The SYSTEMINFO command in Windows CMD provides detailed information about the computer system, including hardware and software configurations. This tool is useful for system diagnostics, hardware reviews, or when you need to understand the environment your applications are running in. It’s particularly helpful in professional IT environments, for system audits, or when setting up a new machine.


The basic syntax for SYSTEMINFO is:

SYSTEMINFO [options]

This command can be run without options to display all system information, or it can be combined with specific options to customize the output.


SYSTEMINFO does not have a broad range of options, but the following can be used to format or filter the output:

  • /S system : Connects to a remote system to retrieve the system information.
  • /U username : Specifies the user context under which the command should execute.
  • /P [password] : Specifies the password for the given user context. Prompt for input if left blank.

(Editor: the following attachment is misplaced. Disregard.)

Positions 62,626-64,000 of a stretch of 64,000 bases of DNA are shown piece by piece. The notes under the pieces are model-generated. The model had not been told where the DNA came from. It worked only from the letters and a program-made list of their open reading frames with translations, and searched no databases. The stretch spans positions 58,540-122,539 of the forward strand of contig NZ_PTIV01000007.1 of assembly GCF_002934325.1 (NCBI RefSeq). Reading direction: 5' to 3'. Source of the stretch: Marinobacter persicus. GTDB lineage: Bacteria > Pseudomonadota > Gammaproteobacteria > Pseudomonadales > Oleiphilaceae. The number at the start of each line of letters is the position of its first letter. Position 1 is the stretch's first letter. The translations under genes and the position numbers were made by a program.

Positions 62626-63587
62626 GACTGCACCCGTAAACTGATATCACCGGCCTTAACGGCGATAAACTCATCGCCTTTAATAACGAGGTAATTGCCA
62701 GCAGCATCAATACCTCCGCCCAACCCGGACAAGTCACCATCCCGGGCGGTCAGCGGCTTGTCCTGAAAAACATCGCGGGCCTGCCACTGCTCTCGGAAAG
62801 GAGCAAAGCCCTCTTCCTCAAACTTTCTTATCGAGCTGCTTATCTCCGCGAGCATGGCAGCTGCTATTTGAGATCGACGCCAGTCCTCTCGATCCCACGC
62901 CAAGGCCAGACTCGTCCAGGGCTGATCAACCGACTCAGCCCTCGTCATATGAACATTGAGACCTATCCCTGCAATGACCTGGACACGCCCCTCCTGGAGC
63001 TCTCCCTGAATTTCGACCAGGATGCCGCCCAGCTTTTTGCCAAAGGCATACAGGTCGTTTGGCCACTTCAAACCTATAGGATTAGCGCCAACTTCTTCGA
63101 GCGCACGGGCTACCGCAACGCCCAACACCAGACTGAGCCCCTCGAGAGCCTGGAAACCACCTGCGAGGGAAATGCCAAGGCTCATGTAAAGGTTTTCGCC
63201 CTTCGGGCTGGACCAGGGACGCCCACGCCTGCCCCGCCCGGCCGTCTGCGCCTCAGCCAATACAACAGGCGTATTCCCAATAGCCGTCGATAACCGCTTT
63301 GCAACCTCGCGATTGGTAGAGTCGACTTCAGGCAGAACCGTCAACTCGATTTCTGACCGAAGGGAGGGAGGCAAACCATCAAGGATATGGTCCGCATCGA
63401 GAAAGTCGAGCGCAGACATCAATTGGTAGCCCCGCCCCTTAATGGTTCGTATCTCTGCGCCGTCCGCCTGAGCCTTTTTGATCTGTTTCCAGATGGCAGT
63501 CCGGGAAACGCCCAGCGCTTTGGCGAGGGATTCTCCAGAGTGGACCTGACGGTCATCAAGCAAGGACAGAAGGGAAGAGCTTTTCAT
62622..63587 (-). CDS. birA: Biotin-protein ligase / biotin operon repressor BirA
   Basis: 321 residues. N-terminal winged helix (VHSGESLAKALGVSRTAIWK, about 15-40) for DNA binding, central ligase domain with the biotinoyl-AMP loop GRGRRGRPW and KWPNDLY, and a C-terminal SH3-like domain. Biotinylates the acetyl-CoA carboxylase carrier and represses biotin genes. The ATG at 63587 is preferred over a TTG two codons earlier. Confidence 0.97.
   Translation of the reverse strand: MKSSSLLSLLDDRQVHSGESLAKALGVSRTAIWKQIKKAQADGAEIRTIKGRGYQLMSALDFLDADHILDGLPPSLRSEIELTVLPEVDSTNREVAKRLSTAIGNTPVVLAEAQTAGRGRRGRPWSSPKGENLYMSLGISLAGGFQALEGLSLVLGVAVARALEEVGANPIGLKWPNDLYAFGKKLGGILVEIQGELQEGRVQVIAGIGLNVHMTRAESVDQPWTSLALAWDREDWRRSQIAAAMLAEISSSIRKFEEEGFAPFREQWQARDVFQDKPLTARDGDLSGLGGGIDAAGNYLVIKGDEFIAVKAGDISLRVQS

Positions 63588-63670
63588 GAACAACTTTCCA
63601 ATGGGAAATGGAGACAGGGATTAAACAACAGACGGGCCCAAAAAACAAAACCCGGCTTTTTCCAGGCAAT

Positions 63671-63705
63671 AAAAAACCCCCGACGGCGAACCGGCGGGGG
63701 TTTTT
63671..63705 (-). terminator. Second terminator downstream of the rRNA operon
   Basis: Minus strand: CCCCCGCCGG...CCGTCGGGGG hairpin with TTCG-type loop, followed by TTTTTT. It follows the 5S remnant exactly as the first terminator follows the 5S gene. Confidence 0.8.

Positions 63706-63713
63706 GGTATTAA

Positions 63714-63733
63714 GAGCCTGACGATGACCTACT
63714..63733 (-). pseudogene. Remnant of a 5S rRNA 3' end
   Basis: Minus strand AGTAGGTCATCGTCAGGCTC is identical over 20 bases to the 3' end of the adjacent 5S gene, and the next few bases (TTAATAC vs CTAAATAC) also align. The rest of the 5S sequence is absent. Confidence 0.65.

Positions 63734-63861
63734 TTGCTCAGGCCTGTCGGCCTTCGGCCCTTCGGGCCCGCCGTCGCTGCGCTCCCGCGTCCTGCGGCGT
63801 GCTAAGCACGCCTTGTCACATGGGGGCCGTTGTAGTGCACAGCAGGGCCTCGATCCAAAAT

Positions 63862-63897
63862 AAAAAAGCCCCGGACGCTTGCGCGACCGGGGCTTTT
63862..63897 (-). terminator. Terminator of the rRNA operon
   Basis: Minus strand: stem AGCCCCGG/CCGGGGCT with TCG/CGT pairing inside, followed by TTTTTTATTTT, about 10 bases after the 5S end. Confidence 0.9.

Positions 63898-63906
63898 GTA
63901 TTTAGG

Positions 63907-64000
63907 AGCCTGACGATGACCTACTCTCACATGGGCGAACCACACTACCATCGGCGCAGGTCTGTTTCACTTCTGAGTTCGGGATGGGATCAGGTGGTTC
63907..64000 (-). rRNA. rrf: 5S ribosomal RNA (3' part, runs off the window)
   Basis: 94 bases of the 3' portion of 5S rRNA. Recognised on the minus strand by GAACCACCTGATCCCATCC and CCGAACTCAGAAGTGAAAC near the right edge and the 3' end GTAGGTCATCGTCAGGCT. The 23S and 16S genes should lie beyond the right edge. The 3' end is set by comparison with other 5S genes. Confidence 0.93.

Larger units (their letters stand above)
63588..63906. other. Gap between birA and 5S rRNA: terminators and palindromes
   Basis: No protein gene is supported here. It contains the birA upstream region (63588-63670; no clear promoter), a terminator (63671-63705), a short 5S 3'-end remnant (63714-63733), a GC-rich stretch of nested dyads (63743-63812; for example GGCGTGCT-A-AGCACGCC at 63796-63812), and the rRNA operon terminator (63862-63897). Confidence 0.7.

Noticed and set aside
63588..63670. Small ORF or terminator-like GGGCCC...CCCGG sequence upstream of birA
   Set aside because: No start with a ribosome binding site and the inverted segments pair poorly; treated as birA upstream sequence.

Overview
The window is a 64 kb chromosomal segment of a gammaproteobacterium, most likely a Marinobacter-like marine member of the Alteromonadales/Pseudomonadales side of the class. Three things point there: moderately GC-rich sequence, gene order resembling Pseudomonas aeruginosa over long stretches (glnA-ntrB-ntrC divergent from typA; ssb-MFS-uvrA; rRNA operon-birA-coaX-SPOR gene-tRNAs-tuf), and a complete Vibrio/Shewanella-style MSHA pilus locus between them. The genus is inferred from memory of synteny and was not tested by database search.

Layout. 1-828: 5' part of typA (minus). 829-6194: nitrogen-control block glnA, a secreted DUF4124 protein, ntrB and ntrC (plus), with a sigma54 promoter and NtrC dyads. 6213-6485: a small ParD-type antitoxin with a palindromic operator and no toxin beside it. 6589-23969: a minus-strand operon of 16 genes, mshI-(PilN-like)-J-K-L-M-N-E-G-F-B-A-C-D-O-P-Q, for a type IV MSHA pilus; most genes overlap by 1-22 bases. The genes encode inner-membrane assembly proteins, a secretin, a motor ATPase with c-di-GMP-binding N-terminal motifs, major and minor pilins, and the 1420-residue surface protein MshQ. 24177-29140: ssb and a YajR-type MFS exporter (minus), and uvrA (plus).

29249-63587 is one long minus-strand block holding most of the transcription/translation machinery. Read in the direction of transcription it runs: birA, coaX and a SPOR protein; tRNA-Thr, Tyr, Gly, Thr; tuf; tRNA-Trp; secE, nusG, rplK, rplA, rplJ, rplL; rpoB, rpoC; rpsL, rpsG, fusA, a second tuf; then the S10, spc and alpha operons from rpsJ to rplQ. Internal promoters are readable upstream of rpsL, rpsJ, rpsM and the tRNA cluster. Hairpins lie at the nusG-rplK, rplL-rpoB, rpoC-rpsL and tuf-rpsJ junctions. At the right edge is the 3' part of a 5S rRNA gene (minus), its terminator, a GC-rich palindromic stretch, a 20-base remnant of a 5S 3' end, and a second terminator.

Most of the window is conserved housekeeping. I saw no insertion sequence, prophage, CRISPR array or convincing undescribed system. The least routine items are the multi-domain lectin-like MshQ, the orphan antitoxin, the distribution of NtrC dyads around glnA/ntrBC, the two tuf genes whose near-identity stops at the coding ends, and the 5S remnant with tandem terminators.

• /FO format : Specifies the output format. Valid formats are “TABLE”, “LIST”, “CSV”.
  • /NH : Suppresses column headers in the output. Useful in scripts to parse output data.

By default, SYSTEMINFO will display data in a human-readable table directly in the console without headers.


Example 1: Basic Usage
Displaying basic system information:


Example 2: Using Output Formats
Display system information in a list:


Example 3: Retrieving Information from a Remote Machine
Get system information from a remote machine using credentials:

SYSTEMINFO /S server123 /U user /P password

Example 4: Output without Column Headers
Generate a CSV file without headers, useful for scripts:


Common Issues

  • Network Troubles: When querying remote systems, network issues or incorrect credentials can lead to failures. Ensure the target machine is reachable and the correct username and password are provided.
  • Permissions: If SYSTEMINFO does not display all data, it might be due to insufficient permissions, especially when executed in user mode. Try running it from an elevated command prompt.


SYSTEMINFO can be combined with other commands for comprehensive scripts. For example, to check disk space after obtaining system info:


Another integration could be parsing the output with findstr to look for specific data:

SYSTEMINFO | findstr /C:"Total Physical Memory"
  • TASKLIST: Displays a list of currently running processes on the local computer or a remote machine.
  • NETSTAT: Displays active connections and listening ports.
  • IPCONFIG: Displays all current TCP/IP network configuration values.

For additional help with command-line tools, Microsoft’s official documentation provides in-depth resources.